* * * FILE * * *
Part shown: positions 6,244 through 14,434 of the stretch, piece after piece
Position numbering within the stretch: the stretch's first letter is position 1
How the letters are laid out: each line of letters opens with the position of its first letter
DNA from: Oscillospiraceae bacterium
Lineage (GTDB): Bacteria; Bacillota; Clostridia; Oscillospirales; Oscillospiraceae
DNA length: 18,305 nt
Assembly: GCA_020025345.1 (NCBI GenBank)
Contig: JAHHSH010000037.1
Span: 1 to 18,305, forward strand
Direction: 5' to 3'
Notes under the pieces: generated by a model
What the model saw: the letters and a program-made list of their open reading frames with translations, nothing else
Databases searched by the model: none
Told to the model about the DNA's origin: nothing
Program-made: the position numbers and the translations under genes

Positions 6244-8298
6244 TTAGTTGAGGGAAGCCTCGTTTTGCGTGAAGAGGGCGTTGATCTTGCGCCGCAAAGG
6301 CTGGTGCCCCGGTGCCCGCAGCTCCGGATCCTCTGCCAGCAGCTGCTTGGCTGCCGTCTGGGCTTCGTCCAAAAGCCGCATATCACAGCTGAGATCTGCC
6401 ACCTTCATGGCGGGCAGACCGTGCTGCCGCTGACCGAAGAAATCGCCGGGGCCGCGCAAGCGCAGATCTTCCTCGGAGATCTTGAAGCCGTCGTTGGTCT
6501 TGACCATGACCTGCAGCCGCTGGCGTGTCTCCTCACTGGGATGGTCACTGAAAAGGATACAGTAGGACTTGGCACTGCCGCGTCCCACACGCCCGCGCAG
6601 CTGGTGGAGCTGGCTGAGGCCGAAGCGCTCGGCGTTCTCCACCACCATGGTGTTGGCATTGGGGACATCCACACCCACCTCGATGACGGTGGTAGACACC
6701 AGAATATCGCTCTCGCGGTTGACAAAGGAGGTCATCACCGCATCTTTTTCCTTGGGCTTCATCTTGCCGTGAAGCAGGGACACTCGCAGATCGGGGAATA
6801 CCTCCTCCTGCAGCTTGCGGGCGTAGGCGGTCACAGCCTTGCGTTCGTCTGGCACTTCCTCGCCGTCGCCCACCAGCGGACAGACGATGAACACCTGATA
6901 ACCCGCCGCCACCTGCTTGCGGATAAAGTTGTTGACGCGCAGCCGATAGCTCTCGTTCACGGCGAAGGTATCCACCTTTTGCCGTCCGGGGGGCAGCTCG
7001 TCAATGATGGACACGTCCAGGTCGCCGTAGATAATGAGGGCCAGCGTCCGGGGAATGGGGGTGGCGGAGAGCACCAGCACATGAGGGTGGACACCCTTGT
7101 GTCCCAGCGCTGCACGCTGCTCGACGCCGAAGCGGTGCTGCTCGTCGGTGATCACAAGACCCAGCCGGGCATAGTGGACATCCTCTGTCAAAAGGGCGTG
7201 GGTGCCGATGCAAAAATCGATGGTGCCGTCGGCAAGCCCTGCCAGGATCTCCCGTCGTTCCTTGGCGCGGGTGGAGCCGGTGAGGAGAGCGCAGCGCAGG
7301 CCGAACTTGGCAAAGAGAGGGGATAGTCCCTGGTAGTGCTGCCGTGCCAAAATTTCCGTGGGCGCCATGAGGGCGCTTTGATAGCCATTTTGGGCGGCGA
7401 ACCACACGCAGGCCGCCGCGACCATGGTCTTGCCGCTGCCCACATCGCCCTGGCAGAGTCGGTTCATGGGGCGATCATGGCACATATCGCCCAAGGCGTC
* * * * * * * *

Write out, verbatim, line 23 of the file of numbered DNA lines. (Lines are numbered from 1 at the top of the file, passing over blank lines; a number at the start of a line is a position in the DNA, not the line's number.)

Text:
6801 CCTCCTCCTGCAGCTTGCGGGCGTAGGCGGTCACAGCCTTGCGTTCGTCTGGCACTTCCTCGCCGTCGCCCACCAGCGGACAGACGATGAACACCTGATA